As promised in the last issue, we give space here to remember and honour the life of Ken Evans. He was one of Malcolm Parlett’s early trainees. Evans played a significant role in the development of Gestalt in the UK, not least in setting up the Sherwood Psychotherapy Training Institute in Nottingham, and later moving on to develop training in Scarborough, as well as being influential in the politics of psychotherapy at a national level. Latterly, living in France he has been better known in Continental Europe, establishing many training courses and having a huge effect on developments in the profession as well as in individual people’s lives. Maria Gilbert who, like Parlett, knew Ken Evans from when he was a trainee, and went on to be a co-author and fellow trainer with him, writes a warm and appreciative tribute setting out details of his achievements and contributions. Maggie Maronitis’s letter is a personal response, representative of many who knew and loved this remarkable colleague. 

In terms of theory and practice, we publish a significant paper co-authored by Gary Yontef and Friedemann Schulz. They discuss two ways of working – the dialogic method and experimental intervention, both of which have strong support within the Gestalt approach, but which are often juxtaposed as dichotomies. Yontef and Schulz examine the open-ended nature of behavioural experimentation, as opposed to it being goal-driven. They argue that Gestalt therapy integrates both relational and behavioural approaches in a way that is theoretically consistent.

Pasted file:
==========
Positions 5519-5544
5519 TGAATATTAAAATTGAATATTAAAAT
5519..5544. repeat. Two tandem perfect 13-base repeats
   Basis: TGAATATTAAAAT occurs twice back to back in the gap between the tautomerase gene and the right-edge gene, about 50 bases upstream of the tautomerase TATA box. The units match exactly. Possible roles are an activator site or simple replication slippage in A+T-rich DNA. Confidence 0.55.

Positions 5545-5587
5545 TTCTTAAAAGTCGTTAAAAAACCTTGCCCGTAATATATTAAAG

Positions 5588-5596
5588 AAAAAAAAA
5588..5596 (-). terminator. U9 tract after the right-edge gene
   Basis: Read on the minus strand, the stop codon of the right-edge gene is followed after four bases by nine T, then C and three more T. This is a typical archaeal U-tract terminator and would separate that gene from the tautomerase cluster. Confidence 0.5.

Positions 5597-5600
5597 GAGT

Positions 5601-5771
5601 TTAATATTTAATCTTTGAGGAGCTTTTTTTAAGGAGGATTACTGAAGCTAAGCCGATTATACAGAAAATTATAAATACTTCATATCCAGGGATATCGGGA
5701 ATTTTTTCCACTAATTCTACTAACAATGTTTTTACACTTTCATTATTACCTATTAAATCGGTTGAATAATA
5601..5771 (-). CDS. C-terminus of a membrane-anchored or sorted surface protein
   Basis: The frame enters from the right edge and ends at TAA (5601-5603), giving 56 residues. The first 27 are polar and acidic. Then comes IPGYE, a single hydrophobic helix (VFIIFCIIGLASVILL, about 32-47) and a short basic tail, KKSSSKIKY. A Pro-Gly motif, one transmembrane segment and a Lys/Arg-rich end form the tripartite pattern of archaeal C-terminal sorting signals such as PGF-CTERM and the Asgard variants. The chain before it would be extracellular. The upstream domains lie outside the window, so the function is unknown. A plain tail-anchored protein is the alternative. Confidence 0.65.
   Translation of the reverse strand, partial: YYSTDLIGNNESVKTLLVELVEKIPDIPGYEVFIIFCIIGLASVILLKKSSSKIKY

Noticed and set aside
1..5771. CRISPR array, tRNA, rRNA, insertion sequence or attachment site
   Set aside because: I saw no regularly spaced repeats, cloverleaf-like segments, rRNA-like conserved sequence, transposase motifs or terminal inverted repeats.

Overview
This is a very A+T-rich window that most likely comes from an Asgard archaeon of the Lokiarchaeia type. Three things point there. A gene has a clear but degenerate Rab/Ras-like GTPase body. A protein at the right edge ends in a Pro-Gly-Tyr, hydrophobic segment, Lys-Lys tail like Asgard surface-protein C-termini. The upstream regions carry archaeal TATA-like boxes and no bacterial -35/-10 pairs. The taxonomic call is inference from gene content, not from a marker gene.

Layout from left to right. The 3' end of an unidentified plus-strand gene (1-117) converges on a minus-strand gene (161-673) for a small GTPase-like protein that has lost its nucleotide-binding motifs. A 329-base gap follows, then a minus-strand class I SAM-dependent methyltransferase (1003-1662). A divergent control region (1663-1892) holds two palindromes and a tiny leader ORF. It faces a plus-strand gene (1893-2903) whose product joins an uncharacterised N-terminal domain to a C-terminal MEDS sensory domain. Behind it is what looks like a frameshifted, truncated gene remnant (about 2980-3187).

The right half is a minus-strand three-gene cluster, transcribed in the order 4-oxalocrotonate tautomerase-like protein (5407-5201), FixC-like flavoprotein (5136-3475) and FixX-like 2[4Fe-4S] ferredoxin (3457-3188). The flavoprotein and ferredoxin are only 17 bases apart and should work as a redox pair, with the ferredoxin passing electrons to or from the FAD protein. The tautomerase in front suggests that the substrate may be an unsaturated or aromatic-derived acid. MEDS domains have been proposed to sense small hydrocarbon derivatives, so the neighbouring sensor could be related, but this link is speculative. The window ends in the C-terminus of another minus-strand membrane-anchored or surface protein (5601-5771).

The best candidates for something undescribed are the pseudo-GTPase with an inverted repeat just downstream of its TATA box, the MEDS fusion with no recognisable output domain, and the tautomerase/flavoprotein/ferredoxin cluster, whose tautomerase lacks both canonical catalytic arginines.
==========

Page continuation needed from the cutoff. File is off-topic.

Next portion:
Madeleine Fogarty et al. are making an important original contribution to the research literature on Gestalt therapy by developing a fidelity scale which identifies key concepts in this modality and how therapists work with them. The aim is to be able to define what is distinctive about Gestalt therapy in practice. This would enable more accurate outcome and comparative studies to be carried out which would relate specifically to Gestalt therapy as a distinctive practice. Fogarty et al.’s research draws widely on respondents from the international Gestalt community, and the paper published in this issue sets out the method they used to develop this measurement.